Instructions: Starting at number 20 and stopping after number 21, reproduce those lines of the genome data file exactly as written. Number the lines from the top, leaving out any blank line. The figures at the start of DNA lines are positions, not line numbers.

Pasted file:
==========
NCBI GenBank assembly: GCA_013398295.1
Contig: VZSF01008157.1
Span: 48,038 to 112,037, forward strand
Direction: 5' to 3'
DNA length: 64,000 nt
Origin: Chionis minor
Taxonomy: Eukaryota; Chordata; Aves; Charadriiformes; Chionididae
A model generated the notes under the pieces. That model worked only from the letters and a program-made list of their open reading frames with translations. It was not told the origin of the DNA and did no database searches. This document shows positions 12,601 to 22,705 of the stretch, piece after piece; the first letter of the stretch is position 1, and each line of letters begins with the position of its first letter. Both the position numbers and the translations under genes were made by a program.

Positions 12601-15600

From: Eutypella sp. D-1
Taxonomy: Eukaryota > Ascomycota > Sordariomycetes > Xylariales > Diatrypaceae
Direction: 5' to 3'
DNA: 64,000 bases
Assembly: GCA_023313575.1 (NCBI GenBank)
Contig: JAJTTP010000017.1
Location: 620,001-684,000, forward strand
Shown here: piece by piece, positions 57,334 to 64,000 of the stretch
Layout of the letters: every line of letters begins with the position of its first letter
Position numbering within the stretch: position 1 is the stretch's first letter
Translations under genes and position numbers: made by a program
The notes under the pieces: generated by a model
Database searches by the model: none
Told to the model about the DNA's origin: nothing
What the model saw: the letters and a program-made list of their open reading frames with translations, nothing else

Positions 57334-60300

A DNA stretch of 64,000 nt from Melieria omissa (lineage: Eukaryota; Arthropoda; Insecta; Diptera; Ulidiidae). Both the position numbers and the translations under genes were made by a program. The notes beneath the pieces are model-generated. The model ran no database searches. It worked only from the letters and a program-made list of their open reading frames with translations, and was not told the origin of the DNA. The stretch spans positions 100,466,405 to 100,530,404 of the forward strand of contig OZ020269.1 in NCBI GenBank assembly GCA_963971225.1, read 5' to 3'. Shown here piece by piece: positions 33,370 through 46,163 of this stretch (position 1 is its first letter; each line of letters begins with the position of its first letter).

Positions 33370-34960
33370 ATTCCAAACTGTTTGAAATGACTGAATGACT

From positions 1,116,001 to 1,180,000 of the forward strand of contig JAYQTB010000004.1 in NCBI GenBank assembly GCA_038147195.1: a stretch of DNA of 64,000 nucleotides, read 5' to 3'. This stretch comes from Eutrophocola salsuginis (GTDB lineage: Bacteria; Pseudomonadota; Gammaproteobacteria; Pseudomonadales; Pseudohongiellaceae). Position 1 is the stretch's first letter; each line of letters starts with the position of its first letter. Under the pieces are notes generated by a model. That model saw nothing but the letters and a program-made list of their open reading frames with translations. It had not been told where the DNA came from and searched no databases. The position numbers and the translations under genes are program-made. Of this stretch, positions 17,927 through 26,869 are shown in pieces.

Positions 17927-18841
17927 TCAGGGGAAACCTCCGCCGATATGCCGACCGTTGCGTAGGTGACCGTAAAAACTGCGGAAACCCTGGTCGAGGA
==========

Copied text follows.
Translations under genes and position numbers: made by a program
The notes under the pieces: generated by a model